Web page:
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By Shirley Lee, CRNP-FNP, MPH
With specialty care practices like urology bracing for payment cuts under the Medicare Physician Fee Schedule—and with the pandemic intensifying workforce shortages and burnout—how will care management evolve to ensure treatment plans are delivered safer, faster and with better outcomes?
It’s a question that is top of mind for specialty practice leaders in the new year.
Although legislators prevented nearly 10% in Medicare payment cuts from taking effect in 2022, specialty care providers will still feel the financial pinch of an uptick in clinical labor rates for non-facility-based surgical procedures. Spread over four years, these updates will significantly affect specialties with low clinical labor but high medical supply or device expenses, such as urology, interventional radiology and cardiology. Some experts foresee a “winners vs. losers” scenario where some specialties will see payment increases with the update while others will face decreased reimbursement.
There’s also the continued concern that patients’ tendency to delay care during the pandemic limits the ability to identify people with serious emerging conditions, such as cancer. “I know I should get another check soon, but the anxiety of COVID feels like more of a priority than the anxiety of cervical cancer,” one southern California woman who received an abnormal Pap smear result a year earlier told the California Health Care Foundation.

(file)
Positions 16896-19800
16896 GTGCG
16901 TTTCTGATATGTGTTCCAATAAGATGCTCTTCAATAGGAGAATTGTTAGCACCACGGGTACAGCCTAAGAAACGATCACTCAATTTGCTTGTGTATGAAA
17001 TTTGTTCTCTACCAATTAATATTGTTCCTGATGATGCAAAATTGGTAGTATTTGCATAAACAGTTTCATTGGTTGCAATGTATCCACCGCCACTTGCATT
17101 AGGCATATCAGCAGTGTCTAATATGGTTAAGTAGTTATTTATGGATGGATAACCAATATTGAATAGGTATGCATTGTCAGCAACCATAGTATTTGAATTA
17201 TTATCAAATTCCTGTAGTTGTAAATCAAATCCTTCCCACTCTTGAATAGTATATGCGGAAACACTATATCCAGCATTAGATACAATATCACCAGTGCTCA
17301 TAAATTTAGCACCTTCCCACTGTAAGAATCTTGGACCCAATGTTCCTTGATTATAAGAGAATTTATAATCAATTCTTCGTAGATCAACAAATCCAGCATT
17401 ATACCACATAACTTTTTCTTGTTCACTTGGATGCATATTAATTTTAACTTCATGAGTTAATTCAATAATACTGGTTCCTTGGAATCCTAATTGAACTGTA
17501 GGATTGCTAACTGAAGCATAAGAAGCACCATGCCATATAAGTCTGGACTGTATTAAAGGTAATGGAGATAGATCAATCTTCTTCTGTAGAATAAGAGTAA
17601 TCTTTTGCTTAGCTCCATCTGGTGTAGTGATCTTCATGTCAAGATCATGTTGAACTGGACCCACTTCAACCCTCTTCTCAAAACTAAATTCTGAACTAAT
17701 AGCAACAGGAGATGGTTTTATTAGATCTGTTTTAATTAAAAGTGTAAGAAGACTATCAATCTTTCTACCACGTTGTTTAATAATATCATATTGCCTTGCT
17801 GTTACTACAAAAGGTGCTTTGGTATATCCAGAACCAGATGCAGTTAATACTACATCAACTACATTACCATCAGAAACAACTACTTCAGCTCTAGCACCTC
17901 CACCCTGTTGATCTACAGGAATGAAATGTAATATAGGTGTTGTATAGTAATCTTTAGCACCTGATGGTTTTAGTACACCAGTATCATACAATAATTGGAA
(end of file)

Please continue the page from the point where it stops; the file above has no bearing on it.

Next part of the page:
These are signs that specialty care practices must reimagine their approach to care management to ensure patients get the right care at the right time. Here are three trends that will spur innovation in specialty care management in 2022.
No. 1: The move toward additional reimbursement for chronic care management and principal care management.
The 2022 Medicare Physician Fee Schedule significantly boosted reimbursement for some chronic care management services. It also added five new CPT codes for chronic care management and principal care management. For specialty care practices, this opens the door to creating new revenue streams for chronic care and principal care management. Key to success: a more tightly coordinated process for tracking and managing care for patients with complex conditions.
At Anne Arundel Urology (AAU), based in Annapolis, Md., the practice revamped its approach to chronic care management in 2019. AAU invested in a care management platform that could comb through comprehensive data sets to identify instances where patients had missed recommended screenings, lab tests and more. The platform then prompts clinicians to follow up with patients—many of whom have complex care needs—to close gaps in care. It’s an approach that not only mitigates health risks, but also improves patient satisfaction. For example, data-informed follow-up with patients led AAU to detect cancer progression in 24 patients in one year, helping patients receive vital care sooner. It also led to the identification of 69 new treatments and improved symptoms of disease or reduced/eliminated side effects in 99 patients.